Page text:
— Climate Reality (@ClimateReality) June 12, 2014” class=”alignnone” />
The renewable energy debate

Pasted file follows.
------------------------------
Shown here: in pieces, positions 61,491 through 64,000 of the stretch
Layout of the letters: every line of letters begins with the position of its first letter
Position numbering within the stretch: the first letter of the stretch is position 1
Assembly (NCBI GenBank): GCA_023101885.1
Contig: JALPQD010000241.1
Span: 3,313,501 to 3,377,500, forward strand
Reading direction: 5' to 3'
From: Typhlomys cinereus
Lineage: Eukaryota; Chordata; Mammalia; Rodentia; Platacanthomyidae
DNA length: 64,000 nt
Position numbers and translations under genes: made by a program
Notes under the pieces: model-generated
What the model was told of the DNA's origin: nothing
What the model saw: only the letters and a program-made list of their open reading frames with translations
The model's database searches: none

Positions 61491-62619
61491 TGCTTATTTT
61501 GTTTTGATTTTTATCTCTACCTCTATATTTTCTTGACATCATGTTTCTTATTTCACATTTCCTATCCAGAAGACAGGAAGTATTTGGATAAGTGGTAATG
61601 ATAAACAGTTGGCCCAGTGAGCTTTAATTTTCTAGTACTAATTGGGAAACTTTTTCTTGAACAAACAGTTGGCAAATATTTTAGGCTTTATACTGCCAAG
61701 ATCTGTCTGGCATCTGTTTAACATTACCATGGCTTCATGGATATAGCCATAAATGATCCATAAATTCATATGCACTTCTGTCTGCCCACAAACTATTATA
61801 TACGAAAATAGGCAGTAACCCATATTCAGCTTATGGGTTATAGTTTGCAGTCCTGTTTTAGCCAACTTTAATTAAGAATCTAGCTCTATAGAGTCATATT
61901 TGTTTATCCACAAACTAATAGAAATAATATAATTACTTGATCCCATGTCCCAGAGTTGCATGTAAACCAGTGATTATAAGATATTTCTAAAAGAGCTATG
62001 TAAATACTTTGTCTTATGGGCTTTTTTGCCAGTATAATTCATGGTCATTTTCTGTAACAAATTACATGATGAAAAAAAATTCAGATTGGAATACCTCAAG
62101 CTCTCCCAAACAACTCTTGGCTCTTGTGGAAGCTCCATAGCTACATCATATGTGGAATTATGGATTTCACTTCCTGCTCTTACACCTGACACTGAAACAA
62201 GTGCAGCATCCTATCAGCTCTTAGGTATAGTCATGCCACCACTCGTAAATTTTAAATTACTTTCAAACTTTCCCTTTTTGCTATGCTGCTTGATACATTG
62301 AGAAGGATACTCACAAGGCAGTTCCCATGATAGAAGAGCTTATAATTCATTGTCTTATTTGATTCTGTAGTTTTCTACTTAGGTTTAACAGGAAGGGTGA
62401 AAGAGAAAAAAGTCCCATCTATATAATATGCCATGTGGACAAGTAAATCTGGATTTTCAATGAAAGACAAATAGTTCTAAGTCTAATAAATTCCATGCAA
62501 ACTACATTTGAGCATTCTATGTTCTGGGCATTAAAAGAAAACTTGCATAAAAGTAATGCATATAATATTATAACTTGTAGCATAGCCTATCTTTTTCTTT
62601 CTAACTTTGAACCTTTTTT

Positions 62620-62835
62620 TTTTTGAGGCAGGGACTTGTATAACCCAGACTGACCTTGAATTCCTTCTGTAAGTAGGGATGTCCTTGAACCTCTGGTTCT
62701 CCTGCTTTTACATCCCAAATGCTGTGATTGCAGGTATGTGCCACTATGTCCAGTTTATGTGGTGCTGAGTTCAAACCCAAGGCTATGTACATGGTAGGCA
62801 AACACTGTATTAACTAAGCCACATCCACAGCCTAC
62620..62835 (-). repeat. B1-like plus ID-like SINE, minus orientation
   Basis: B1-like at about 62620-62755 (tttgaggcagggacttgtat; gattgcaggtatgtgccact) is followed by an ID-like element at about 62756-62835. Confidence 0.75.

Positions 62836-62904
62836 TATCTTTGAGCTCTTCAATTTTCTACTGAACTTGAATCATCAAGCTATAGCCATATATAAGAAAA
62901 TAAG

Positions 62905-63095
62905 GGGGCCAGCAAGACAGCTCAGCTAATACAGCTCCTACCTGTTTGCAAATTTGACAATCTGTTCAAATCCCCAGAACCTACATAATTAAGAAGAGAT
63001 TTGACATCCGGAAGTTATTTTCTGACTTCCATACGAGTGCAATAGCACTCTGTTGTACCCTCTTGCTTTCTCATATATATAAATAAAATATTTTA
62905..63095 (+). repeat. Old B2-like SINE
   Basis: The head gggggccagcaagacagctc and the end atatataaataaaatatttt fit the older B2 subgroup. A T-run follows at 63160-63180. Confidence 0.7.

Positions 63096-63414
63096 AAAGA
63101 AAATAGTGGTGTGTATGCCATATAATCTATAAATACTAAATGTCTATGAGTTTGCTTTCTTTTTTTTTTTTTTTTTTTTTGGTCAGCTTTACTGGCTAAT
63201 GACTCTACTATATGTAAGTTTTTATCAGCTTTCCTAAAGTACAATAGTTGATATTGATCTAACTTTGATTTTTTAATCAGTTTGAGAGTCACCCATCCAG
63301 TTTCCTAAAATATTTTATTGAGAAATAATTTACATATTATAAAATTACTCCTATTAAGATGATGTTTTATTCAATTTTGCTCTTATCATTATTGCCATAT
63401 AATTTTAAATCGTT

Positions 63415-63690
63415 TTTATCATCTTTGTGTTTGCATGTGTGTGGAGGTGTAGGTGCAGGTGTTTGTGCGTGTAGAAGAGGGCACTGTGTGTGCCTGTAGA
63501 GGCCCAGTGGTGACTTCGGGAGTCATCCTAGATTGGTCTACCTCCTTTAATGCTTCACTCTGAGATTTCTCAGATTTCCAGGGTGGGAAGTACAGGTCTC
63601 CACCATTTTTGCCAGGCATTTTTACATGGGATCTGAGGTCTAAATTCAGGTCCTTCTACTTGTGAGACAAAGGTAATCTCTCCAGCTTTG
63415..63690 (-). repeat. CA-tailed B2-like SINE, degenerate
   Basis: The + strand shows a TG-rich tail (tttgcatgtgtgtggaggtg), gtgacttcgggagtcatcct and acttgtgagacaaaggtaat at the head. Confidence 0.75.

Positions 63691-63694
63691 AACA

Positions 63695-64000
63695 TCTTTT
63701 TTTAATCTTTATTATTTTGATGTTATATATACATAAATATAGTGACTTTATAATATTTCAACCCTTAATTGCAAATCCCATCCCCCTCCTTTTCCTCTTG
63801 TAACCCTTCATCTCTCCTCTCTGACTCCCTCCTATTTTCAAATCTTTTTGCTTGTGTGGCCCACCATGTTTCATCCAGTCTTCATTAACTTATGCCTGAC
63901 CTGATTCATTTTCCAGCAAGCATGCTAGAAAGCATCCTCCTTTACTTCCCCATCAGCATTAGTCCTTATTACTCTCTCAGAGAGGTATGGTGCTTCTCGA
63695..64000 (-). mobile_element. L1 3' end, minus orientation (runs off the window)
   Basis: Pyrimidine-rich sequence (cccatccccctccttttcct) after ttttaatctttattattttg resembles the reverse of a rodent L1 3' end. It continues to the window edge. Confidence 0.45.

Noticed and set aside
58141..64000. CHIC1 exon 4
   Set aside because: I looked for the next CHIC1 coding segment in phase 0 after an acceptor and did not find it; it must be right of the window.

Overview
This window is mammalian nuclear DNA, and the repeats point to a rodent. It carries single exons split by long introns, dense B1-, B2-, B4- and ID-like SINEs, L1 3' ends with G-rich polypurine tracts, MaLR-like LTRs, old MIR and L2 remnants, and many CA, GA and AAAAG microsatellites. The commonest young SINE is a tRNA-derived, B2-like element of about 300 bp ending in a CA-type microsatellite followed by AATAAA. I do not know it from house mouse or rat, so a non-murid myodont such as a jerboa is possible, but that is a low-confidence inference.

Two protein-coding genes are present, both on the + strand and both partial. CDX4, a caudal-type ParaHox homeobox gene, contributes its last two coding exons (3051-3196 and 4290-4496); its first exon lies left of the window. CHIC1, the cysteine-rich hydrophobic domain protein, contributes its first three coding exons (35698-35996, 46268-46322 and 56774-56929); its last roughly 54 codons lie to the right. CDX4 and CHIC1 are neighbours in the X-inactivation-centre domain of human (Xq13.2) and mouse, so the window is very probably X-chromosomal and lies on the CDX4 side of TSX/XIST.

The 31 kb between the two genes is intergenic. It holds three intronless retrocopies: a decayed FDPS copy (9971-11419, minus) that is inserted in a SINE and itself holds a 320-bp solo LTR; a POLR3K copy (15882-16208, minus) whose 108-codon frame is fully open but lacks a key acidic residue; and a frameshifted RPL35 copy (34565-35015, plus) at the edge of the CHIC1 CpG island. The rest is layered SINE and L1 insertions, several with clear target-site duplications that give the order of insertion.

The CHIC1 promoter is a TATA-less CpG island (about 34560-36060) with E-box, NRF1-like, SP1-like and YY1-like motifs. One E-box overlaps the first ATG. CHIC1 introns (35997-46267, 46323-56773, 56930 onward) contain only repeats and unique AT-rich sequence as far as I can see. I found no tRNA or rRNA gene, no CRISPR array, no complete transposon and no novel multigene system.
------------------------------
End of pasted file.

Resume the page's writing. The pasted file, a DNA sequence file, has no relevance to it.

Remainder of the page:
Here’s another letter to the local (Warragul and Drouin Gazette) paper in response to Mr Schellekens this week. I applaud Mr Schellekens for his persistence but that is about all. He claims that the laws of physics and economics won’t allow the transition to a renewable energy based economy without detailing which particular law he thinks is the problem. He may not be aware of the various reports produced by Beyond Zero Emissions or the Australian Energy Market Operator into how we might make the transition. There is no law of physics that I know that stops electrons flowing from steam turbines, mechanically driven generators or photovoltaic panels. He also seems to be concerned that we might run out of salt. That seems to be a new low in the argument against renewable energy. It is clear that the laws of physics and chemistry are not negotiable and that Mr Schellekens and our current set of state and federal governments think they are. I’m not sure which of these institutions Mr Schellekens distrusts so much that the message from all about the need to change our ways to prevent runaway global warming does not register in his mind: NASA, CSIRO, International Energy Agency, IPCC, Maggie Thatcher, Australian Academy of Science, National Centre for Atmospheric Research (US),numerous universities. Perhaps he can nominate a single scientific paper published in a peer reviewed journal that debunks the observed and projected changes in climate. I won’t hold my breath. The Greens are the only party with a rational, evidence based energy policy. It may not appear cheap to implement but compared to the cost of adapting later it is a bargain. If my neighbours were in the habit of tipping their rubbish on the street and they were offered a payment to do it 10% less instead of being fined I would be outraged. Yet that is the coalition policy of direct action. What a joke. I don’t know how Mr Schellekens votes but I suspect even he would concede that parties that have energy policies like that will have no relevance in coming years.